A scroll saw is like a powered, benchtop coping saw and is often pedal operated, for hands-free, adjustable speed control. If you’re a casual DIY enthusiast, you’ve undoubtedly seen one, and most woodworker hobbyists have probably used one. Should you buy one? Read on for help with answering that question.
What Does a Scroll Saw Do?
The scroll saw isn’t a top-of-the-list purchase for most DIYers or woodworkers, as it’s more of a specialty tool. But when making intricate cuts in small, delicate parts, especially fully enclosed cutting, it’s indispensable. If you have a specific design in mind, take a tip from these awesome stay-in-place scroll saw patterns.
Scroll saws enable you to either drill a starting hole and make cuts inside of a piece of wood or cut from the outside and work your way inward. Unlike a band saw, the blade is short, very thin and simply reciprocates up and down. Blades are available in various sizes and tooth patterns for use with different materials. While mainly used for wood, you can cut plastic, metal and even glass with the proper blade.
Find out where to store the blades here!
Different Types of Scroll Saws
Scroll saw size is determined by its throat. Throat size is the distance from the blade to the rear of the saw where it joins the table. The longer the throat, the larger the material you can cut. The sizes range from a 12-inch beginner model that generally costs a little more than $100 to up to 30 inches. You’ll see these larger scroll saws in commercial and industrial shops. These pro models carry a price tag in the thousands.
There are also different arm styles to choose from. The most common design is the parallel arm, which is the type you typically see in your local hardware store. There is also a scroll saw style, with two separate arms at the top and bottom of the blade, reciprocating up and down to cut. The other is the C-arm saw, which is similar to the parallel arm saw, but rather than two arms joined at the back, the arms are all one solid unit in a “C” shape. Finally, there is the parallel link type, which is the most extensive scroll saw cutting system on the market and it reciprocates with a pulley system. While this is a more complex and expensive tool, there is less vibration and thus more accuracy in the cuts making the parallel link scroll saw perfect for commercial use.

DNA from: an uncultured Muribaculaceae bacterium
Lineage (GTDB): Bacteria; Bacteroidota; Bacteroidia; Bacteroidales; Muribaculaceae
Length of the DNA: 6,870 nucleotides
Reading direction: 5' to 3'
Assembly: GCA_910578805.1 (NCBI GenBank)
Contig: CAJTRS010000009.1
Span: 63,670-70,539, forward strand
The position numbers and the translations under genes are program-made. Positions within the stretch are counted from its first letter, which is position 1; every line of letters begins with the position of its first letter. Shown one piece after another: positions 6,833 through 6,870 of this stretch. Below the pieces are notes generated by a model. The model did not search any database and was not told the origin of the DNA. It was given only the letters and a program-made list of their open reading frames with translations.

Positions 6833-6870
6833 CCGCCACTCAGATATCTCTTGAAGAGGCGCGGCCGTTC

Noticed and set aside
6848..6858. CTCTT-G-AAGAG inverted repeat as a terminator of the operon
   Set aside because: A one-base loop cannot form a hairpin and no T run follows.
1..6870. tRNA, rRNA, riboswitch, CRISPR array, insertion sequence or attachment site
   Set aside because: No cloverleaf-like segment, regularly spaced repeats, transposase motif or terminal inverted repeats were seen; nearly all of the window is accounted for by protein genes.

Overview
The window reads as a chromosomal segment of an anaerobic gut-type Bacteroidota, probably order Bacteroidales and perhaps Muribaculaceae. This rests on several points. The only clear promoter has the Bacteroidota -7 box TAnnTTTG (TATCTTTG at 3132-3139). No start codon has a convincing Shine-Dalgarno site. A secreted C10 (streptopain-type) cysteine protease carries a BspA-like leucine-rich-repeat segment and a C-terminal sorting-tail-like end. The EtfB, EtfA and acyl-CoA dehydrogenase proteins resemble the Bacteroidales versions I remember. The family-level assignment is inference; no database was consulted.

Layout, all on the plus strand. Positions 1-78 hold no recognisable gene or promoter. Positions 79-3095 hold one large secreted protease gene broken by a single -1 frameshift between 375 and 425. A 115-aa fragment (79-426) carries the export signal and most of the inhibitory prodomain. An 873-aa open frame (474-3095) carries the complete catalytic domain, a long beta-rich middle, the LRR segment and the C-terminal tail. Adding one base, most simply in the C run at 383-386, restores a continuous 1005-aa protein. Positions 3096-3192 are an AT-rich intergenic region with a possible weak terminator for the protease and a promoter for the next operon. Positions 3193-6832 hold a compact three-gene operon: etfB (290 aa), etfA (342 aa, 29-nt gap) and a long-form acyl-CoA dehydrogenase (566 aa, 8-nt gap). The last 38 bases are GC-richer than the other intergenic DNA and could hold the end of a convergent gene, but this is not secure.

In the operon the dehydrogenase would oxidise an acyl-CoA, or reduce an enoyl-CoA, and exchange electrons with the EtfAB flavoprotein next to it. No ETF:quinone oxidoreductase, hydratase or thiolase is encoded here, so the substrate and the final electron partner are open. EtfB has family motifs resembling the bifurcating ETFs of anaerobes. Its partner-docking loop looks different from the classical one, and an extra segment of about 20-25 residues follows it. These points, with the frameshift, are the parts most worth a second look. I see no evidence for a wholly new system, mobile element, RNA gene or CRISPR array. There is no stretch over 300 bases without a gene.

One way to customize a scroll saw table that is too small is to build this auxiliary acrylic table.
Do You Need a Scroll Saw?
There aren’t that many DIY uses for a scroll saw that another tool wouldn’t do more efficiently. As mentioned, it’s a specialty tool that does just one thing better than any other tool. So, unless you’re about to start a project requiring the precision of a scroll saw, such as intarsia (wood mosaic) projects or wooden children’s toys and puzzles, you don’t need one. If you are a tool junkie or experimental woodworker, if you don’t already own one, a scroll saw is probably already on your wish list. For those who own one, learn this quick tip of how to cut without burning.